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Pardon my French

Pardon my French
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First Published: Sat, May 19 2007. 12 30 AM IST

The  basks: A terrine is French food at its simplest
The basks: A terrine is French food at its simplest
Updated: Sat, May 19 2007. 12 30 AM IST
French menus are, at best, confusing, and at worst, completely incomprehensible to the poor lay person out to wine and dine in style. Waiters with attitude, chefs with accents, intimidating service and descriptions which are not translated, bear testament to the mystique and, I have to say, the distance French food has created for itself. This is a great pity.
French cuisine is really the basis of fine European food and is steeped in tradition and classic techniques. Cuisine in French could mean the simple ‘kitchen’, it could mean ‘cooking’ and it also refers to the myriad recipes, techniques and styles which give it its deserved reputation for being part of an elegant lifestyle.
I love France, and I speak French. France shaped my adolescence, and Paris took care of my culinary upbringing and structure. I am, therefore, a little biased. However, I do recognize that in this era of approachable and trendy global menus, where chefs use Moroccan accents, Thai ingredients and Indian cooking techniques and everybody is quite happy to drink affordable and easy New World wines, France has somewhere, somehow, lost out. So, let me start by unravelling the mystery behind classic French dishes.
The basks: A terrine is French food at its simplest
Let’s start with the beginning of the menu. Paté and terrine are two basic starters. They are often confused, but are quite different dishes. A paté is a cooked mixture of minced meat and offal (usually liver). At the top of the scale you have foie gras (literally ‘fat liver’), which comes from goose or duck. The pure liver is best eaten just gently fried as is. I trained for a while at the famous three-star Michelin restaurant, Lucas Carton, in Paris, where they served foie gras steamed in spring cabbage leaves, accompanied by just thick sea salt and cracked pepper—purity itself. This is really, for me, what French food is all about: a few quality ingredients, well put together. A paté of foie gras is liver mixed with other ingredients such as clarified butter and herbs, and made into a paste. It can be eaten as is or cooked in a bain marie (double boiler). You also have patés made with rabbit and pork and so on. Mushroom pate is a delicious vegetarian option.
A terrine is essentially any dish made in a terrine, a rectangular earthenware dish with a tight-fitting lid, the size of a small loaf of bread, in which you traditionally put a mix of chopped meat and fat. The whole lot is cooked in a bath of boiling hot water in the oven. When cool, it is served in slices and has a coarser texture than paté. Recently, with the need to invent more vegetarian options on menus, a whole landscape of vegetarian terrines has appeared. Some are cooked. Others are set in aspic (clear, savoury jelly).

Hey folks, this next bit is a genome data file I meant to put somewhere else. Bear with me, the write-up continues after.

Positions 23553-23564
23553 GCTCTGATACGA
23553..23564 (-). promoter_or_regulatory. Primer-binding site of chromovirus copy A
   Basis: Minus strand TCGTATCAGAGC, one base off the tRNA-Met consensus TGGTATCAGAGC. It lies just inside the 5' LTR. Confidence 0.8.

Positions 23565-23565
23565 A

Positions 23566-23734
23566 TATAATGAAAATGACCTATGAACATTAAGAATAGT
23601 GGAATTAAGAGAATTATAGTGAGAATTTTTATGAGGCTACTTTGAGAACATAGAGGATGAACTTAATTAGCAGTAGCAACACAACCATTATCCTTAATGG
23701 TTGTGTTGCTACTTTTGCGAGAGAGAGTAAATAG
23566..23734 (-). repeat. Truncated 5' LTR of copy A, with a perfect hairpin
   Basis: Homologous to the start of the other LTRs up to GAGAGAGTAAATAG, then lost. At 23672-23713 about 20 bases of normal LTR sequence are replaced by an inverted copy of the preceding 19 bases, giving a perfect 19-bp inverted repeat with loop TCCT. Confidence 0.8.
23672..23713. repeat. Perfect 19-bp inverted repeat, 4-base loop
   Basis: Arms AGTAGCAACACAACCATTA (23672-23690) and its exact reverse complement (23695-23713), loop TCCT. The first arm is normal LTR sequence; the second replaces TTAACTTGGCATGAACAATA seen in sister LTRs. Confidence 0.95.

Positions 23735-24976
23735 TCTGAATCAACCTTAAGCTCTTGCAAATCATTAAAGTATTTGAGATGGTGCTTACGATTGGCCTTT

The other day, at my book launch at The Hilton Towers in Mumbai, we had a fabulous roasted pepper one, prepared by Chef Matthew Cropp of The Oberoi. It needs no cooking, just some advance preparation. Here is the recipe.
Bell Pepper Terrine
Serves 6
500gm yellow peppers, roasted
500gm red peppers, roasted
500gm green peppers, roasted
4 tsp salt
3 tsp cracked black pepper
½ cup fresh basil leaves, torn into bits
200gm tapenade (olive paste, optional)
100gm Balsamic reduction
100gm olive oil
Place the roasted peppers in a bowl and toss with olive oil, a sprinkling of salt and pepper till all are well coated. Arrange in a baking tray and roast in the oven at 200°C for 20 minutes. Remove and let cool, peel and deseed.
Line a terrine mould with cling film and layer the peppers in alternate coloured layers. In between each layer, season and sprinkle a few basil leaves. Seal the top with cling film and place a heavy weight on top for at least 12 hours prior to using. Remove from the mould and re-roll in fresh cling film very carefully. With a very sharp knife, slice the terrine into ½ inch slices, discard the film and place directly onto individual plates.
You can serve the terrine with some lettuce and steamed asparagus spears. For something really fancy, reduce balsamic vinegar over the gas until you get about half the quantity. When cool, drizzle alongside the terrine. Garnish with tapenade.
Write to Karen Anand at bonvivant@livemint.com
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First Published: Sat, May 19 2007. 12 30 AM IST
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